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Traditional Shakshuka

By  Mock Webware |   | Posted in " Jewish Catering, Recipes, Traditional Shakshuka "

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2 weeks ago we had a house guest for a week- my cousin’s son Guy, who was on his way back to Israel from 9 months of backpacking all over South America. It was a lovely visit with him, and on his last day he wanted to make us dinner, telling me that he brushed up on his cooking skills while traveling. He made us a mouthwatering, delicious Shakshuka- an egg dish that is usually eaten for breakfast in Israel, but can be served as part of a light supper.

I use to make Shakshuka when I catered for groups on river rafting & camping trips; it’s always been a big hit! Now a days, I offer Shakshuka on Oz Catering breakfast menu.

The traditional Shakshuka is basically a tomato based sauce, with sautéed onions, peppers and some chilies. The secret in making a Steller Shakshuka is letting the sauce reduce its volume and concentrate the flavors.

One the sauce is ready you break some eggs into it and let it cook until the eggs are done to the level you like to eat them. If you like to have a bright yellow runny yolk, reduce the time of cooking, if you like your eggs well done like me,you can even poke the yolk and swirl it a bit so it would cook trough.

You want to serve Shakshuka with soft bread that you can dip into the sauce. Guy made an upgraded version, adding small diced eggplant and some sliced white mushrooms to his Shakshuka and I thought it was better than the traditional version known to me.

It’s a gluten /dairy free healthy and cost effective dish, what else can we ask for? So here is the basic recipe with optional additions. You can make it as spicy as you like by adding/ subtracting the amount of chills.

TRADITIONAL SHAKSHUKA

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Ingredients

  • 2 tbsp olive oil- Heat in a large sauté pan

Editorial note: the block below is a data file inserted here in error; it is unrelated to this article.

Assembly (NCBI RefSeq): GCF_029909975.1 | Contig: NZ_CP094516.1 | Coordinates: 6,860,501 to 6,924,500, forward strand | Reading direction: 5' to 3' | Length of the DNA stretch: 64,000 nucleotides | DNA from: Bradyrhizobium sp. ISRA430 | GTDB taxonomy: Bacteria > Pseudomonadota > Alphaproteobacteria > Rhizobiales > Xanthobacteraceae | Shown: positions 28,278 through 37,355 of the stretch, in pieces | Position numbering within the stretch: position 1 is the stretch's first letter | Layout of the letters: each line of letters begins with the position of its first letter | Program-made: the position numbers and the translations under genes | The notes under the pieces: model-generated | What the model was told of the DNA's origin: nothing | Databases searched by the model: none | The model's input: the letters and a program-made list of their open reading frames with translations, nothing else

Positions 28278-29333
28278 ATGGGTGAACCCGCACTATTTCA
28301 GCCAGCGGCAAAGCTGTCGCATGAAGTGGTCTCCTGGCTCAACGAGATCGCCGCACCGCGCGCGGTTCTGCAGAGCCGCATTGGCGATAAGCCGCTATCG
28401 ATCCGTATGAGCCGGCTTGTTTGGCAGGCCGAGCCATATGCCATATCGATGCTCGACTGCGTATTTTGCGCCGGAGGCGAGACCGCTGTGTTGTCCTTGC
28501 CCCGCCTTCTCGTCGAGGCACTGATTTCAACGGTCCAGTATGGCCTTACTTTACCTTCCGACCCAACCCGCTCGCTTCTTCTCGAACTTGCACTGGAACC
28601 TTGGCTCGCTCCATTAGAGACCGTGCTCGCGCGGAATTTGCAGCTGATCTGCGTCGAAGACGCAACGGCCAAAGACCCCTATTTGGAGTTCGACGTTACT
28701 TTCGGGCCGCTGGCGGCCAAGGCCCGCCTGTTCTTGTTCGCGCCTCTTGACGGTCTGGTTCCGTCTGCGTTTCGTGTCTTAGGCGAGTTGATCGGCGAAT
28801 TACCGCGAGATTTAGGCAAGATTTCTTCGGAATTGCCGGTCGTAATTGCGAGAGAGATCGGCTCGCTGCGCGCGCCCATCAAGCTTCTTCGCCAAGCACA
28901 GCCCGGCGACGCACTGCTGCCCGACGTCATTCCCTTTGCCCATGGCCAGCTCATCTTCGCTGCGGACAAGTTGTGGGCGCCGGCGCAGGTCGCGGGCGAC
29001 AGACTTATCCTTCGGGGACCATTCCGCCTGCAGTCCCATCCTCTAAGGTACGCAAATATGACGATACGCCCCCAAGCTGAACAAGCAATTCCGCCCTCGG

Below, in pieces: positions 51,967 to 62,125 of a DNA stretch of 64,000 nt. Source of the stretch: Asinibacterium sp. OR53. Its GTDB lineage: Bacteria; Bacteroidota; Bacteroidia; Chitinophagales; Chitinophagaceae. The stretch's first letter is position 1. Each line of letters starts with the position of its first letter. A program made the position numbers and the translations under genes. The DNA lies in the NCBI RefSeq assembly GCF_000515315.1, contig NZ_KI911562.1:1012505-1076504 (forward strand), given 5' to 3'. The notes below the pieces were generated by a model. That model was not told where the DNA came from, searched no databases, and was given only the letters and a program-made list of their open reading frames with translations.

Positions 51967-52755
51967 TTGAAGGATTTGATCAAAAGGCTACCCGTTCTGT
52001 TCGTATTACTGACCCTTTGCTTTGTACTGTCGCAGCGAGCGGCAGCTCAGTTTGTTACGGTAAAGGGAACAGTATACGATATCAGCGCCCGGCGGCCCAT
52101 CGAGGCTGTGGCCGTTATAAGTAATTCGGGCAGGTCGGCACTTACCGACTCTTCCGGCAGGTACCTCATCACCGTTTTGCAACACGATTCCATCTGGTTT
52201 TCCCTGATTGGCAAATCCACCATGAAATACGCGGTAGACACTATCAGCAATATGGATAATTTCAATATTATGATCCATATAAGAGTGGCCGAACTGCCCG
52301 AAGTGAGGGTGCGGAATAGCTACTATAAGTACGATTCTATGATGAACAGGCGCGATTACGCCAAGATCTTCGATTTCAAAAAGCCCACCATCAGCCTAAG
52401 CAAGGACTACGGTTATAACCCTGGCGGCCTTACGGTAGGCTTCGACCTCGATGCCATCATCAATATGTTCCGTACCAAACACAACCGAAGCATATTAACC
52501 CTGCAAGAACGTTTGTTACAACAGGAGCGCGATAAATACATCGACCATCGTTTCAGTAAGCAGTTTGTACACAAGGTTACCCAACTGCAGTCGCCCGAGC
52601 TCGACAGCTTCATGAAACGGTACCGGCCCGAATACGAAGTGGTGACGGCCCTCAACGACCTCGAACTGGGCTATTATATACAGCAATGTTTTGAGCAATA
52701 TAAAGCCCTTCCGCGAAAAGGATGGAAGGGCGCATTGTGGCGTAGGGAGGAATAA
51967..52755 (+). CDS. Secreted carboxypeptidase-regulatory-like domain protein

• 1 yellow or red onion peeled and diced- Add to oil, saute` on med high heat for 2-3 minutes
  • 2 clove garlic, minced – Add
  • 1 jalapeno seeds & vane discarded, chopped fine
  • 1 each medium green & red bell pepper, diced fairly small- Add to the pan and saute1 for another 4 minutes approximately, reducing the heat if neededso the vegetables won’t burn
  • 2 tbsp. tomato paste- Add with all spices bellow, stir for a minute
  •  
  • 1 tsp chili powder (mild)
  • 1 tbsp. cumin
  • 1tsp cinnamon
  • 1 tsp paprika
  • Pinch of cayenne pepper (or more to taste– spicy!)
  • 1 tsp of sugar – It brings out the flavors
  • Salt and pepper to taste

4 cups ripe diced tomatoes, or 2 cans (14 oz. each) diced tomatoes- Add, bring to a boil then reduce heat and cook, stirring occasionally for 40 minutes. Add water if it gets too thick. The sauce needs to be substantial, like a watered down soup that has lots of content but still retains some liquids.

Add a little water and adjust flavors as needed. The sauce should have a kick to it and a small amount of liquid.

6-8 eggs – Break the eggs into the sauce and cook for the desired level of doneness.

1/2 tbsp. fresh chopped parsley or cilantro, optional for garnish

Serve with soft white bread. Challah bread is perfect for dipping ….

Variations that you can add after the onions: Fine diced eggplant/ zucchini. Sliced mushrooms. Spinach (that you’d add at the end before adding the eggs. You can use Anaheim pepper instead of the green bell pepper but be careful; it will add some heat to the dish.

As I always say, be creative and enjoy!